The Nature Conservancy is perhaps best known for buying land for the purpose of preserving it, but that’s only part of what it does to follow its mission of conserving the lands and waters.

“We see that investments in economic development are a way to get the kind of change we’re looking for,” Cohen said.

“Sustainability” has several meanings for Haa Aani and the Nature Conservancy. It refers both to environmental practices and stable economies.

According to state of Alaska Department of Labor and Workforce Development economic data, 19 of 32 rural communities in Southeast Alaska region have lost jobs since 2003.

Southeast Alaska is rich in natural resources, which Haa Aani and the Nature Conservancy hope to see used for lasting economic opportunities.

One example of sustainable development that the Nature Conservancy and Haa Aani are both working toward is a transition from old-growth to young-growth logging in the Tongass National Forest. That might include supporting companies that turn young-growth timber into finished products instead of operations that ship logs elsewhere to be processed.

“People say they can’t transition to young growth because they don’t have capital, so we say we’re going to help fund a loan fund that has that capital available,” Cohen said.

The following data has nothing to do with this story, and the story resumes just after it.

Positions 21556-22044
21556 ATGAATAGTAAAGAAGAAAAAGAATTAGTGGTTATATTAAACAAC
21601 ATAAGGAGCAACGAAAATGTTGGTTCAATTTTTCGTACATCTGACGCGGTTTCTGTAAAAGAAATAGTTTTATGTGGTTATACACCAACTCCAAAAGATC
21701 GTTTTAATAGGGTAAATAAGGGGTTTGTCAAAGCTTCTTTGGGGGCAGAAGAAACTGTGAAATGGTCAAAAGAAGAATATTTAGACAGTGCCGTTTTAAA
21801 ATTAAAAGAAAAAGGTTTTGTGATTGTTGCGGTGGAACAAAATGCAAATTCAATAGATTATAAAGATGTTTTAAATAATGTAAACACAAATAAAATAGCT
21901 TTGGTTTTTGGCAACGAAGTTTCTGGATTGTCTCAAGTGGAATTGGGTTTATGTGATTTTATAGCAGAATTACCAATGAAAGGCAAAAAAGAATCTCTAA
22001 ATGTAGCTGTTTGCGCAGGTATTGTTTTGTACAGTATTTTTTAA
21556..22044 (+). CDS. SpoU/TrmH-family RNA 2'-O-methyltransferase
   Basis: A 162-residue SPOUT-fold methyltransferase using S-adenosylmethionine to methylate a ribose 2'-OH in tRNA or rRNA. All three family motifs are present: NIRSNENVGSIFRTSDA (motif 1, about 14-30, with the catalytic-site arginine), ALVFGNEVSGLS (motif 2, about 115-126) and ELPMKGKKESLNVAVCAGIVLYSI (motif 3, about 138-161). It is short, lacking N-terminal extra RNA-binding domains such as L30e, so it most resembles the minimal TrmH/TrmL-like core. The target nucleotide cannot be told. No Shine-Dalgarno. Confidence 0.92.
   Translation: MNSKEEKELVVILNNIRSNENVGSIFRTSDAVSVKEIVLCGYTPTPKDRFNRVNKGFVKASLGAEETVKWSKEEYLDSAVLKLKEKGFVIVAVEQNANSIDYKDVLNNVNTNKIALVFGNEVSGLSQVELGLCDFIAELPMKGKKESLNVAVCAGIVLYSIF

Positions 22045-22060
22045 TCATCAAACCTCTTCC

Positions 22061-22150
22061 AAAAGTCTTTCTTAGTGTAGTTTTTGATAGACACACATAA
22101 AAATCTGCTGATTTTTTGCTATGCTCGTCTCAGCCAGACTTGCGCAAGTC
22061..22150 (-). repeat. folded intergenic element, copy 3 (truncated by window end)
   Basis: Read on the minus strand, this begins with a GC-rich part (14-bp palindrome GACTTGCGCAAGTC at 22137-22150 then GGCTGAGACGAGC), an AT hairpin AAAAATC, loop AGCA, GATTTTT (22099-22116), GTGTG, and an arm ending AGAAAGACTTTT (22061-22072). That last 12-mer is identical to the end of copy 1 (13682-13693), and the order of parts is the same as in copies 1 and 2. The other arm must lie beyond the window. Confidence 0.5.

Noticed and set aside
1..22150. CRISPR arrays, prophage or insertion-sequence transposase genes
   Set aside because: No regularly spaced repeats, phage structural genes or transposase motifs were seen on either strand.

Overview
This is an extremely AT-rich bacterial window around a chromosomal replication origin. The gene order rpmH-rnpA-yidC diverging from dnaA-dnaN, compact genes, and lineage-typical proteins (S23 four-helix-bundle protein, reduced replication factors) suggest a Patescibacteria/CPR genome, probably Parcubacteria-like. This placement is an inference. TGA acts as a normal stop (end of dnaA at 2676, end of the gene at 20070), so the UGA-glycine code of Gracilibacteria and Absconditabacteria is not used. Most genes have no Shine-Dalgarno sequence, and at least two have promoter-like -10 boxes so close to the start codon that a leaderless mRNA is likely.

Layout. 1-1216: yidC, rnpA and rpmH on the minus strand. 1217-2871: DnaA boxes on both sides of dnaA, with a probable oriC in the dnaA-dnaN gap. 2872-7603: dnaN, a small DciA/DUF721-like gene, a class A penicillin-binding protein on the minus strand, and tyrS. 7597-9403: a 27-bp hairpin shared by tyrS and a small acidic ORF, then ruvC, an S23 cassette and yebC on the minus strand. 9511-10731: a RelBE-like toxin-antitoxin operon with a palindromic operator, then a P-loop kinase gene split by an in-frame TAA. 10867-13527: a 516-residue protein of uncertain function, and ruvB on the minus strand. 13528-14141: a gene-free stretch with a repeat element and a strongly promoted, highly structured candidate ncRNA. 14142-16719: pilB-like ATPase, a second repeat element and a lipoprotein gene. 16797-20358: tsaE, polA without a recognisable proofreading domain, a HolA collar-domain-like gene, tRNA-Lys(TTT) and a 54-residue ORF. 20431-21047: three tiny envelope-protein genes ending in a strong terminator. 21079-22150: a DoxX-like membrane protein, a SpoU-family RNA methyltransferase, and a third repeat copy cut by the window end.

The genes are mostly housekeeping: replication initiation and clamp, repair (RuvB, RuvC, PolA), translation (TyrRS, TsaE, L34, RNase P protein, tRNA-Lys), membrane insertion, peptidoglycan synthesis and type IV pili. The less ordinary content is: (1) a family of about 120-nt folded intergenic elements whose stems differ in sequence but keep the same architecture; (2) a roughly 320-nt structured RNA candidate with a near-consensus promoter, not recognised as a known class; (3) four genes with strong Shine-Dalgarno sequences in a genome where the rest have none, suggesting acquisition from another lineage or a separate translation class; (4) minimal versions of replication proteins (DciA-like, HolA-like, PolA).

The partnership even has a stamp of approval from the Obama administration.

“The Obama Administration and Secretary Vilsack strongly support the partnership between The Nature Conservancy and Haa Aani LLC to provide a revolving loan fund for sustainable businesses in Southeast Alaska,” Department of Agriculture undersecretary Robert Bonnie said. “In particular, these funds have the potential to advance a range of economic opportunities, complementing the Forest Service’s efforts to transition away from old-growth forest management and towards young-growth management on the Tongass National Forest as well as supporting other investments such as recreation and fishing.”

So far, Peterson said, the fund has made four microloans, each under $25,000. Three of the four were to businesses in rural communities, defined as being outside Juneau, Sitka and Ketchikan.